Back on Level G, and heading from the Library of Birmingham into the foyer of the REP.

28th September 2013

One week later, I returned to the Library of Birmingham to go all the way up to the top to Level 9 for the Shakespeare Memorial Room and Skyline Viewpoint. Got in much earlier this time, just before 1pm that day. This wall welcomes you to the Library of Birmingham. Was also a screen showing information about the exhibition on at the time called Dozens & Trails. This was on Level G.

This time I was able to get the glass lift up from Level 4 to Level 7.

Now on Level 7 after going up the glass lift. Here you can see the comfy red chairs in a staff only area of the Library. On Level 7 is the Secret Garden.

Views from Level 7 near the Glass Lift down to the floors below. You can see the travelator and the escalators down to about Level 2.

If you don't like heights don't look down! On this day the travelator was operating in the correct directions. Left side to take you down from Level 7 to 4. The right side to take you up from Level 4 to 7.

The escalators on Level 2 takes you to and from Level 1 (on the left) and to and from Level 3 (on the right).

There was also some comfy red chairs on Level 7. I used to sit on some of them on Level 3 to get onto the WiFi on my then smartphone.

On Level 7 you can see a staff office through the window from the corridor from the regular lifts and stairs. So you might see this if going to or from the Secret Garden (unless they have the blinds down).

That day I used the stairs to go down. Went a bit too far down to Level LG, and saw these desks with PC's on them. So had to go back up the stairs to Level G to exit.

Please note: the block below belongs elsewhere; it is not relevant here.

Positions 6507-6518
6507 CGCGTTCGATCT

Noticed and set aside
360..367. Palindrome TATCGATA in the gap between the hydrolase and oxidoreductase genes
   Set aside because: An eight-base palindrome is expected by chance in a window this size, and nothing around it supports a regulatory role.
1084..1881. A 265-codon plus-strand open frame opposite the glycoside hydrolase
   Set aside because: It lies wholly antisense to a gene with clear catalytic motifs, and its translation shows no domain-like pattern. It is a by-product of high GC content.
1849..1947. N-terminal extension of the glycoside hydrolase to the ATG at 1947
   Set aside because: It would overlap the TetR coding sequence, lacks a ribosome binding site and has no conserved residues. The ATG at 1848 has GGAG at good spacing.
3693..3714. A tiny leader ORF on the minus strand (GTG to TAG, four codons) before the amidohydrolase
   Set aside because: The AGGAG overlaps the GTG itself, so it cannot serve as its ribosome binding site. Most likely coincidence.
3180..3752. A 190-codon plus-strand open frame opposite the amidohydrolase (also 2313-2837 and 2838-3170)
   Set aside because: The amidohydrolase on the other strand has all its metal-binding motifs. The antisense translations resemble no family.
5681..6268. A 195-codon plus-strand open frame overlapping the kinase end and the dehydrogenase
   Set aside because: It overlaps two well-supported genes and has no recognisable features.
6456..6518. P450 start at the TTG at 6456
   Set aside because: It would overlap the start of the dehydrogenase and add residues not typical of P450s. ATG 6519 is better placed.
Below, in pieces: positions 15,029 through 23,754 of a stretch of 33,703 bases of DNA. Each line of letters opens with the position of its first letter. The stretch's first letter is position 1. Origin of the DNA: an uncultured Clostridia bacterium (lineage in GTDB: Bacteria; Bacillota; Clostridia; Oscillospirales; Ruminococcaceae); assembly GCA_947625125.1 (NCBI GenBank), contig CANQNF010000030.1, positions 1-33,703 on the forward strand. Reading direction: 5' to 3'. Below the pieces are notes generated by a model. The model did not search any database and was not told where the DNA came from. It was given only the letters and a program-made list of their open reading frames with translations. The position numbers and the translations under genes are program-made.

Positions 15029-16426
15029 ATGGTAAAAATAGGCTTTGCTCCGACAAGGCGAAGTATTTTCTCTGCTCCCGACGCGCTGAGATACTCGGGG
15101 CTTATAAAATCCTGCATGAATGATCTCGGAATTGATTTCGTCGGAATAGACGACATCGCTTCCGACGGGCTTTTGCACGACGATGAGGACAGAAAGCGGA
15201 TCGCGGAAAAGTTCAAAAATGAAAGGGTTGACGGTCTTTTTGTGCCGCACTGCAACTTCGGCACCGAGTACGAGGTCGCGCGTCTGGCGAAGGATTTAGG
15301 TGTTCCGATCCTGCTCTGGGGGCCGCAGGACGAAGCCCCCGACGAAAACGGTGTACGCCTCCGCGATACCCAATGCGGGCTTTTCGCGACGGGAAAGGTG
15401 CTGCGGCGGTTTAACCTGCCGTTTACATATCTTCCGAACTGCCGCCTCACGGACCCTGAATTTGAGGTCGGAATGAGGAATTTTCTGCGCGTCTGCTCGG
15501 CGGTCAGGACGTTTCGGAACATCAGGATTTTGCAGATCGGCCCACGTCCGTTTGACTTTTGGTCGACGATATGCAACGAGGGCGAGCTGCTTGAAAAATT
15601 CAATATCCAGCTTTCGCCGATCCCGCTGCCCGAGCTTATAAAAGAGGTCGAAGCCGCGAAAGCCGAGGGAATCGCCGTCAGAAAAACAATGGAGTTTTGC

That's it folks for this tour of the Library of Birmingham. It's changed a lot since it first opened 7 years ago.

For the next Library of Birmingham post, I could show you around the Shakespeare Memorial Room. It's on Level 9 near the Skyline Viewpoint.

 

Photos taken by Elliott Brown.

Follow me on Twitter here ellrbrown. Thanks for all the followers.

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70 passion points
Art, culture & creativity
22 Jun 2020 - Elliott Brown
Gallery

Rainbow doors around the Warley Woods

We went back to the Warley Woods on the 2nd June 2020 for a daily walk. This time a full walk around. While there, I noticed these painted doors at the bottom of trees all around the woods. Of course I didn't take all of them as there was too many to see. So here is a gallery of the ones that I did see. Painted by local children. Like those NHS rainbows in the windows of peoples homes.

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Rainbow doors around the Warley Woods





We went back to the Warley Woods on the 2nd June 2020 for a daily walk. This time a full walk around. While there, I noticed these painted doors at the bottom of trees all around the woods. Of course I didn't take all of them as there was too many to see. So here is a gallery of the ones that I did see. Painted by local children. Like those NHS rainbows in the windows of peoples homes.


If you go to the woods today your sure of a big surprise! (from the Teddy Bears Picnic).